Daily Digest

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Daily Digest 2/19 - How To Save Our Infrastructure, Why It's So Hard For Democracy To Address Inequality

Monday, February 19, 2018, 11:46 AM


Big Profits Drove a Stock Boom. Did the Economy Pay a Price? (blackeagle)

What has enhanced wealth in recent years is the huge rise in stock prices. The Standard & Poor’s 500-stock index increased 8 percent per year from 1970 to 2015, on average. According to an analysis by Germán Gutiérrez and Thomas Philippon of New York University, the ratio of the market value of American corporations to the replacement value of their capital stock has roughly tripled since the 1970s.

Islamic Volkerwanderung (James W.)

During my recent review of Nafeez Ahmed book which covers the inter-connected crises threatening the global economy, e.g. climate change, resource scarcity and global debt, I referenced the potential time-frames when worsening climate change will trigger a mass flight from the Middle East and North Africa (MENA) region. This vast tropical area will become uninhabitable by 2030-2040, due to prolonged heat waves and dust storms leading to mega-migrations into the cooler European landmass.

Why Is It So Hard for Democracy to Deal With Inequality? (blackeagle)

Exit polls show substantially larger numbers of college-educated voters than the surveys conducted by American National Election Studies. But the ANES data also shows a sharp increase in the percentage of voters with college and advanced degrees supporting Democratic presidential candidates. In 1952 and 1956, for example, the Democratic nominee, Adlai Stevenson, got 29 and 31 percent of the college-educated vote. In 2012, the most recent year for which ANES data is available, 53 percent of those with at least a college degree voted for Barack Obama. One of the most important of Piketty’s conclusions is that constituencies that feel unrepresented by the new partisan configuration will be drawn to populism. The Piketty report is a significant contribution to the growing collection of studies analyzing the inability of democratic forces to adequately counter inequality.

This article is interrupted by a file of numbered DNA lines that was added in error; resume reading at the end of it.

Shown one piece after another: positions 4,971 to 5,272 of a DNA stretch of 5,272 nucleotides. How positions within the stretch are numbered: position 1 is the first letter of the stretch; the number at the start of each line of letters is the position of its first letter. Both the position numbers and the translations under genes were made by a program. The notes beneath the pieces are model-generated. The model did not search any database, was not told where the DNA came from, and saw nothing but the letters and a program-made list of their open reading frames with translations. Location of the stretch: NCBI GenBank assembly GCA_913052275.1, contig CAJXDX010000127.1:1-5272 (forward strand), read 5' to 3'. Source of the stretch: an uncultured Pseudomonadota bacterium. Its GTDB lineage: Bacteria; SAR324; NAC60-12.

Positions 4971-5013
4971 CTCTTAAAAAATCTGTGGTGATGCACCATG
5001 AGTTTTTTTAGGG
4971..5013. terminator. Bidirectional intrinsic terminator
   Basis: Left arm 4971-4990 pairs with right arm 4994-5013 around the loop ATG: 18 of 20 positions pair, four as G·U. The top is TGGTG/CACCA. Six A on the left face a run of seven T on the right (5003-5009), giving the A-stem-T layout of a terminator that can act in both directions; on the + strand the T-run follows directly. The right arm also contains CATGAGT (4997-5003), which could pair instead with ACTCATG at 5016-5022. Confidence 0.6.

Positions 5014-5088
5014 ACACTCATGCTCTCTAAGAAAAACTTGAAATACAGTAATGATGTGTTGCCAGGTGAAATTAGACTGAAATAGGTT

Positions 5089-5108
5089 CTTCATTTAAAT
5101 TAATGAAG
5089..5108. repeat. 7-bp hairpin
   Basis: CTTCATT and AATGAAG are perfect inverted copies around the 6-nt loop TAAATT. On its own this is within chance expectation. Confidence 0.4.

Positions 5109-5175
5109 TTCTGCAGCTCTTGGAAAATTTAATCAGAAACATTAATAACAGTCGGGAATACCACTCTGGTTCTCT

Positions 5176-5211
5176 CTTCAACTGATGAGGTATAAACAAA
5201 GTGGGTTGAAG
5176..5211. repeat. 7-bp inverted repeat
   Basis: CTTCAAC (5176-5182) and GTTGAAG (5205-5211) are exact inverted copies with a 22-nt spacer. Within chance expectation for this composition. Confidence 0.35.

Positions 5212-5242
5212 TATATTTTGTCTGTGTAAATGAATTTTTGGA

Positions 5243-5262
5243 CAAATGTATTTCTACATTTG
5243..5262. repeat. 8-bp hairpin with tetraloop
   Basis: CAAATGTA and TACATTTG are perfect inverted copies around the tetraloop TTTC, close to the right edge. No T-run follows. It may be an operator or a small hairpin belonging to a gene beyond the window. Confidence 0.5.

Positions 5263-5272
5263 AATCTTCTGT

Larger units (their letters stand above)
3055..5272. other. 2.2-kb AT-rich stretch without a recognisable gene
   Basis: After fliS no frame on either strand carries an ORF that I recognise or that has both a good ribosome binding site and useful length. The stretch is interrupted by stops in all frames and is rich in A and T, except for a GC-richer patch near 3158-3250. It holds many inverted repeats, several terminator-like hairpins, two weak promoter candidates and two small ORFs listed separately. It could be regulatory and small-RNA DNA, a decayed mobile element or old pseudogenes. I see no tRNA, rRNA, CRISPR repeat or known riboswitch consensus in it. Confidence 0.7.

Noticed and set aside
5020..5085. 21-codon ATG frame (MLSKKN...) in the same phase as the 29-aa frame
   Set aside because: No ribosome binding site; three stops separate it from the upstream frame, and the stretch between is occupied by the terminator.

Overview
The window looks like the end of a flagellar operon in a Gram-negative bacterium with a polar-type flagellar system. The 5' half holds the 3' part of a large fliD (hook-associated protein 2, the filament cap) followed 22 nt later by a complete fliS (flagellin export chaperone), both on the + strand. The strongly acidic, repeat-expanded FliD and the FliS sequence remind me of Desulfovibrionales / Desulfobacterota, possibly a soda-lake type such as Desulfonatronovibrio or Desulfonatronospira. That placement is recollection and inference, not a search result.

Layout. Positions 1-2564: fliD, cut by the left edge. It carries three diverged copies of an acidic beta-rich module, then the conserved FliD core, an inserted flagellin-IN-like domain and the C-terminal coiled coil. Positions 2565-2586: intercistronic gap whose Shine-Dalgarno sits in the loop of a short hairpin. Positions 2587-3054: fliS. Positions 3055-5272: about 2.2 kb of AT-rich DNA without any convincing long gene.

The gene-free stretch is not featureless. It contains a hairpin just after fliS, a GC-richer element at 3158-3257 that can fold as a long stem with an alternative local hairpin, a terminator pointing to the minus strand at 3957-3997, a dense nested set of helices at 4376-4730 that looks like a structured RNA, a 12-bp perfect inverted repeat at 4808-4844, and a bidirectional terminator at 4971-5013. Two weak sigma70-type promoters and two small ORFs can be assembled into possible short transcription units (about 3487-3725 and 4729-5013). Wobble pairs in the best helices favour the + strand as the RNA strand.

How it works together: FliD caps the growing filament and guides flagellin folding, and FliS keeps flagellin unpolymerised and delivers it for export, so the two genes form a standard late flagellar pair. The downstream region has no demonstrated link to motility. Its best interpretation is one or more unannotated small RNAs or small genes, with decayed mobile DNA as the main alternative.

From imitation to innovation: How China became a tech superpower (blackeagle)

There are still some hold-outs here, and many of the lobbies remain under construction, so it’s easy to slip into an older lift, as I did, and find yourself unexpectedly surrounded by beige keyboards and LaserJet printers. But these juxtapositions also remind you of just how quickly China is changing. “Often, I meet people in Silicon Valley who still think all China can do is clone their ideas, but that’s backwards. Now I see more western companies copying China,” says Rui Ma, an early-stage investor who works between China and Silicon Valley.

Kept out: How banks block people of color from homeownership (blackeagle)

“I had a fair amount of savings and still had so much trouble just left and right,” said Rachelle Faroul, a 33-year-old black woman who was rejected twice by lenders when she tried to buy a brick row house close to Malcolm X Park in Philadelphia, where African Americans were 2.7 times as likely as whites to be denied a conventional mortgage.

In the 1930s, surveyors with the federal Home Owners’ Loan Corporation drew lines on maps and colored some neighborhoods red, deeming them “hazardous” for bank lending because of the presence of African Americans or European immigrants, especially Jews.